Learning to launch a business.
Josie Lee was a full-time student who didn’t wait for graduation to start her career. She had a fashion blog, which led to selling locally made and fair trade accessories online and at craft fairs. The response was so good that she opened a perma-rent space at a pop-up, and then her own brick-and-mortar location. Now she sells young contemporary clothing out of multiple spaces in Sacramento and Davis, California. And Square has been with her since the beginning.
Give the girl credit
Carrying a cash box to craft fairs seemed like a drag, so Josie needed a way to accept credit cards. She tried Square because it seemed easy and intuitive. And it was. It worked right out of the box and her customers felt comfortable with it. She could stay mobile, and when she moved to her pop-up location, she didn’t have to rely on a wired phone line.
Josie says most shoppers don’t carry much cash, so accepting credit cards let them buy more. When she told them she could take American Express, they’d “tell me to wait, hold their items, and they’d grab more stuff. It was cool.” If customers can spend more, they will. “Impulse purchases are great. If I didn’t take credit card sales, I probably wouldn’t be in business.”
Josie says she has increased her sales over 400 percent. “If I didn’t use Square, I wouldn’t even have my own brick and mortar.”
Rire means laughter in French, and it’s clear to see how the name fits this young shopkeeper’s personality. Her shop attracts positive and happy customers, too. “Everyone loves to laugh, right?”
Picking out that perfect outfit.
Earrings for any occasion.
Item management makes inventory a snap.
Every sale is sealed with a heart.
Not all fun and games.
Even in the beginning, Josie found herself exhausted trying to keep up with business. She says she was working every day. Square Dashboard was a huge help. “I was running between both places and going to school. Using the analytics, I was able to determine what time I should go from the brick and mortar to check on the pop-up. I could see a 30-minute slow time so I could quickly run over to the pop-up to fill it up.”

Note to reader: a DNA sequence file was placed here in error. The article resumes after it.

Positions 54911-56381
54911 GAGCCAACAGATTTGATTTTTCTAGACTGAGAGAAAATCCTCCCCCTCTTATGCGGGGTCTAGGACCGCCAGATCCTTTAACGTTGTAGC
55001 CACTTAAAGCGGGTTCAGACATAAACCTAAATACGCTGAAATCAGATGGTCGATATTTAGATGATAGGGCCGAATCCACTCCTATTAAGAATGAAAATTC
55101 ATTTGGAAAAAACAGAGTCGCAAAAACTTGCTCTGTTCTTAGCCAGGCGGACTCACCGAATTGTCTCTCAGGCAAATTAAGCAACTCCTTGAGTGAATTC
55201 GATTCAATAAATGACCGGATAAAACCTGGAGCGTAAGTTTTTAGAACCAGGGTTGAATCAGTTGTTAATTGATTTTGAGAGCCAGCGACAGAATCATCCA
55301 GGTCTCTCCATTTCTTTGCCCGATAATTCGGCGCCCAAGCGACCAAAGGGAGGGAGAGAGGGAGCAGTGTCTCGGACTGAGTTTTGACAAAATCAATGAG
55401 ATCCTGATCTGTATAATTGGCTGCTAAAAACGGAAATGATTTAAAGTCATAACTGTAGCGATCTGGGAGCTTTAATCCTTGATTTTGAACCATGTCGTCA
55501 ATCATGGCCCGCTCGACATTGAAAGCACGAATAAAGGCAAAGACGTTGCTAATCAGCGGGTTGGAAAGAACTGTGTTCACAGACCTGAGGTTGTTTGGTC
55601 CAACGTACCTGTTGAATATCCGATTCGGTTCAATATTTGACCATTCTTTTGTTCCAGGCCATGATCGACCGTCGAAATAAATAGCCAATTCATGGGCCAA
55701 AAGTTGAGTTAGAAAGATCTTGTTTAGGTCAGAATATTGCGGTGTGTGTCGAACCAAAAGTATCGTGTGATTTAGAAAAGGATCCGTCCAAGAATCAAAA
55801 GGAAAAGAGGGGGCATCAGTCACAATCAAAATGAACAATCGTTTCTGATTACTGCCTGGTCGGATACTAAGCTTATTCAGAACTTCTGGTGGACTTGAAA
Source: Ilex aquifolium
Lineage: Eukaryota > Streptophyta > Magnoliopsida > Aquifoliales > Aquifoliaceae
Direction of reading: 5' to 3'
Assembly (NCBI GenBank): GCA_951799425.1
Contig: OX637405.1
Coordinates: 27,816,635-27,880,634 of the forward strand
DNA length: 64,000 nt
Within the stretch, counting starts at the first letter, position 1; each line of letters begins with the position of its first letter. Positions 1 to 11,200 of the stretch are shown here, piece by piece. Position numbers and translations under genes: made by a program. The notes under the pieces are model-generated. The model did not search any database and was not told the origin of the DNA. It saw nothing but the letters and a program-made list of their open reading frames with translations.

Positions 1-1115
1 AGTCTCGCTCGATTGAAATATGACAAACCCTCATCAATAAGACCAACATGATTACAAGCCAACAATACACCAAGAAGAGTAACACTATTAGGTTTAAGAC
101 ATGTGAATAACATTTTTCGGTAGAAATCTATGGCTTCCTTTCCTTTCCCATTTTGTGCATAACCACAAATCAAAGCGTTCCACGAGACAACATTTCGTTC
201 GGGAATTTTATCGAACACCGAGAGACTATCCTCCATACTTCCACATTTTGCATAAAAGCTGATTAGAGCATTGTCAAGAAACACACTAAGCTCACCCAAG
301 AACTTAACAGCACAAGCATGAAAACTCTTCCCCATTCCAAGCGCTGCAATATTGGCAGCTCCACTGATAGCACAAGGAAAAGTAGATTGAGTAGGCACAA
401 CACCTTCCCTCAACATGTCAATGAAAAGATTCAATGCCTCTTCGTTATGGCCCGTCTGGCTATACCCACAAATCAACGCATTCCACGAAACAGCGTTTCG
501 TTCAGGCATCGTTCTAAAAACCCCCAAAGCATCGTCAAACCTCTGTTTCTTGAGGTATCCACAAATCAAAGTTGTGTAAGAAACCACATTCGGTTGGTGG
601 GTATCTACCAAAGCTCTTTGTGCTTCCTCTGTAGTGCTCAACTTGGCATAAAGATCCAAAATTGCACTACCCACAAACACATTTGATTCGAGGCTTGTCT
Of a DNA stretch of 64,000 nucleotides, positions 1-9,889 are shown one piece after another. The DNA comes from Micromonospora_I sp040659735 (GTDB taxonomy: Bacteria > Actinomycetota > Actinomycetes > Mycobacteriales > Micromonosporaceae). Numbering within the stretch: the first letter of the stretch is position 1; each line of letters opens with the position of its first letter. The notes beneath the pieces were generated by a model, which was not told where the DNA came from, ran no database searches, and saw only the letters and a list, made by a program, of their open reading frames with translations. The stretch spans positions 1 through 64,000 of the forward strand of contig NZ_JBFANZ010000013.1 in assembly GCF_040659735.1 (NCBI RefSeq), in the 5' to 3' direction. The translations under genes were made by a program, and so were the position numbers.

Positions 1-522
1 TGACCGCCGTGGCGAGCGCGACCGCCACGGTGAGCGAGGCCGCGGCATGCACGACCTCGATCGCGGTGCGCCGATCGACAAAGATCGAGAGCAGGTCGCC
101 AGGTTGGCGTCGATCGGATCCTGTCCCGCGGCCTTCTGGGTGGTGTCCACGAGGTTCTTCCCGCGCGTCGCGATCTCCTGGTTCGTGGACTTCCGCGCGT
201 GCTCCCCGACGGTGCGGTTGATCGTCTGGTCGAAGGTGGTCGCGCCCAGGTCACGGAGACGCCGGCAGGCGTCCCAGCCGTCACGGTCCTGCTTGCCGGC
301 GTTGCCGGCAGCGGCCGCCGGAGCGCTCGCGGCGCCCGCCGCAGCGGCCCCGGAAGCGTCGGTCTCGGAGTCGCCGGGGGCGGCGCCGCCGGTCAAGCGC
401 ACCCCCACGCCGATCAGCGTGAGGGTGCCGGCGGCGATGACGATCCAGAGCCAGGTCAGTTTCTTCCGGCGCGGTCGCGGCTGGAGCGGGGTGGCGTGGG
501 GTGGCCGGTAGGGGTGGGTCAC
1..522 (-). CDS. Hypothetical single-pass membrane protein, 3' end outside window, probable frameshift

Taking time back
Josie says she used the analytics in Square Dashboard to figure out store and employee hours when she opened her midtown Sacramento shop. Now she has “three days off and with the analytics, I’m also able to determine what days I can go shopping for the store.”
Square Analytics also helps her create a more personal shopping experience for her customers. Josie likes to see “how often people shop with us, how long they’ve been a customer, and their average spending.” She uses this information to greet them by name and help them select new items that they may like. She even reaches out on Instagram when she stocks a new item that’s just right for them.
Selling at craft fairs led to a pop-up.
The location in midtown Sacramento.
Josie’s favorite part of the job.
Customer Engagement: easy as email
As soon as Square launched the Customer Engagement tool, Josie jumped on it to help grow her business. She identified a select portion of her customer list, created an email promotion, and sent it out. “I didn’t think about it. I just did it in the middle of the night and it was great. We only had 130 people saved into our system. We had a 70 percent open rate, which is crazy. Our other email program is usually around 30 percent.”
Josie saw over 15 times the return on the cost of sending the one email. She couldn’t have been more excited. “I even wrote an article about it on Reddit.”
Just the beginning
Since Square talked with Josie, she has opened another brick-and-mortar store in Davis and says that she wants to expand her website now that Square allows merchants to link their account with more third-party e-commerce applications.
“I feel like, yeah, it’s the beginning. I’m just getting started. Even though a lot has happened and I’ve grown a lot. I don’t think this is it, though. I’m going to keep going.”